Review – Hide and Seek

August 7, 2013 | By More

✭✭✭✭✩  Absorbing physical theatre

Central Hall (Venue 295): Mon 5-Sat 10 Aug 2013
Review by Hugh Simpson

Rush Productions’ Hide and Seek, a two-handed piece of physical theatre inspired by Carol Ann Duffy’s fairy story The Stolen Childhood,is a compelling production which shows this new company has great potential.

The space on the corner under the Central Hall at Tollcross was until recently a charity shop, so it’s fitting to walk into a bric-a-brac-filled evocation of a child’s room, artfully combining ancient and modern in Claire Fleck’s excellent design.

Catherine Major (Lucy) in Rush Productions’ Hide & Seek. Photo credit: Rush Productions

Catherine Major (Lucy) in Rush Productions’ Hide & Seek. Photo credit: Rush Productions

The tent-like structure overhead helps bring the audience closer to the acting space, and the extremely comfortable sofas help them forget the roaring from the traffic outside on one of Edinburgh’s busiest junctions just feet away.

At first the action is purely wordless as Catherine Major (Lucy) and Lewis Sherlock (Greg) draw the audience into a childhood world which is honestly portrayed and refreshingly lacking in tweeness. It soon becomes clear that we are expected to participate in their world, but this is audience interaction which not even the most reserved could find objectionable. The worst I risked was a broken nail prising open a series of miniature Russian dolls; suffice it to say that, even after all this time, the smallest doll still does not open.

The two performers are excellent foils for each other physically. Sherlock is goggle-eyed, arms windmilling outward, puppyishly eager to please; Major is droopy-eyed, body turned inward, able to suggest a dark past for her character with great economy. Jo Rush’s excellent direction means the wordless action, interspersed with their reactions to recorded voices as a more adult world is invoked, is all so involving it is almost a disappointment when they begin to speak. The children’s fantasy world would certainly have been at least as convincing with less narration.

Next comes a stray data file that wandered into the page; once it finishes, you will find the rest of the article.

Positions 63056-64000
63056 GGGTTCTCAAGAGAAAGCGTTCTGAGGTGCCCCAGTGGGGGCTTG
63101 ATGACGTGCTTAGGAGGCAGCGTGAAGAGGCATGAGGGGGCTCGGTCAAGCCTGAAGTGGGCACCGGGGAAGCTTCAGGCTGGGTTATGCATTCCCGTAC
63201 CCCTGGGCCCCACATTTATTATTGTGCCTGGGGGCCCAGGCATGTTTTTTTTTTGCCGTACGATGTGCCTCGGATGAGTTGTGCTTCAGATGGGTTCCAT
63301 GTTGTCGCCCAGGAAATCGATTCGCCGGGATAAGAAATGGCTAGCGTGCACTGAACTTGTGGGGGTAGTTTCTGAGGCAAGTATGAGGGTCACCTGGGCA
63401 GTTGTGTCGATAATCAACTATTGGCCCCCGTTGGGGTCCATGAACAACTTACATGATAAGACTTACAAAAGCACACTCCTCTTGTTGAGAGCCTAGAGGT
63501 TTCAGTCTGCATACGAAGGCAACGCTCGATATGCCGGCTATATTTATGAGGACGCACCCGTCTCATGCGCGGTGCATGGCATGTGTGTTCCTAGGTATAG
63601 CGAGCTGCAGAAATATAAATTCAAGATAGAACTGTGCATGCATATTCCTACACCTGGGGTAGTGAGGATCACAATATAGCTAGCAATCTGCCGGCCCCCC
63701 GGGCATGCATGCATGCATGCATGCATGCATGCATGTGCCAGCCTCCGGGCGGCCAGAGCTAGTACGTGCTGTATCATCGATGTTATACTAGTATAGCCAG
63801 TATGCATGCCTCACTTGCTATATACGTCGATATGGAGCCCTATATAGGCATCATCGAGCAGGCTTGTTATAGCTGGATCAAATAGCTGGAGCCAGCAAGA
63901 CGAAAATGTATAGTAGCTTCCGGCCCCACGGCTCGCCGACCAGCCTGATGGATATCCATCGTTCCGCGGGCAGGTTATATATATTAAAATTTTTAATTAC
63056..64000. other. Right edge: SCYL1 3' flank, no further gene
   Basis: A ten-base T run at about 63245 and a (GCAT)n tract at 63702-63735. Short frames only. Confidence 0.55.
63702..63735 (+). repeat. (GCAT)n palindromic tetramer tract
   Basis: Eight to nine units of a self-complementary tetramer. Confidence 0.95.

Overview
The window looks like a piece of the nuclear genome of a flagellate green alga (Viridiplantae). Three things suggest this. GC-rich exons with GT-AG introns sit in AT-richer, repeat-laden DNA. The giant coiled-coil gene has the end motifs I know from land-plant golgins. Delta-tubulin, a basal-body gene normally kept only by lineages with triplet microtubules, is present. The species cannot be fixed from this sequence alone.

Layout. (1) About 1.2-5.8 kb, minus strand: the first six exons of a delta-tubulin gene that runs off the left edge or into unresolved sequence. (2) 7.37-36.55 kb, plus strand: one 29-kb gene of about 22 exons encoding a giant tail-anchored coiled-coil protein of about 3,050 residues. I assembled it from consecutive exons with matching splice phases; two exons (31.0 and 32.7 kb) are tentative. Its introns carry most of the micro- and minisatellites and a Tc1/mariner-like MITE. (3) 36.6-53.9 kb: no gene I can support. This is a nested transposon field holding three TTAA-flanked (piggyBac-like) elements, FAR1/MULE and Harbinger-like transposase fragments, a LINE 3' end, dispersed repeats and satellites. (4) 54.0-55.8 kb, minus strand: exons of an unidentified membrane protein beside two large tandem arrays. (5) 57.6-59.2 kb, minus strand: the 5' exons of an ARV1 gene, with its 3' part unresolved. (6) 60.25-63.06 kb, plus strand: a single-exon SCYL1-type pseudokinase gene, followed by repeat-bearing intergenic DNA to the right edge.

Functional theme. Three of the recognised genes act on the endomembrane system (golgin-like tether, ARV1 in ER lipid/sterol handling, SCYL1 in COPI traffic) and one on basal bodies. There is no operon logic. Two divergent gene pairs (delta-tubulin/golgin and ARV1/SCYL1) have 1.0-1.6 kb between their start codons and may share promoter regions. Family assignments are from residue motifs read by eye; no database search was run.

An undertone of aching melancholy

Sherlock’s use of props is particularly strong. He is able to convey emotion simply by wearing half a jacket, while his use of a picture frame to demonstrate the history of his child’s character is a masterstroke. Without anything in his hands, he is not quite as accomplished – some of his clowning looks a little self-conscious so close up. The chemistry between the two participants seems more convincing when they play children than when they play adults, but this may well be a deliberate choice to show how the pressures of ‘grown-up’ reality come between even the closest people.

The audience is left to do a lot of work themselves regarding the significance of much they have seen. It seems to be suggesting that living with too much reality is as dangerous as living in a fantasy world, and that we are not good at having balanced lives. But a great deal is left open to question in this thought-provoking production, which is why the ending disappoints.

Throughout the play, there is an undertone of aching melancholy, of hopes unfulfilled and dreams repressed, all underscored by Jo Karselis’s haunting pastoral music. What goes before deserves to end as profoundly as meditations on the end of childhood such as Moominvalley in November or A Child’s Garden of Verses.

Instead the ending, though not detracting too much from an extremely accomplished piece of work, is conventional – almost trite. This might be down to a desire to give the piece some kind of ‘conclusion,’ but it’s like that Russian doll – things are not always open-and-shut.

Running time 1 hour
Run ends Sat 10 August.
Daily, 3pm and 6pm.
Venue 295 Central Hall, 2 West Tollcross, EH3 9BA
Tickets from www.edfringe.com

ENDS

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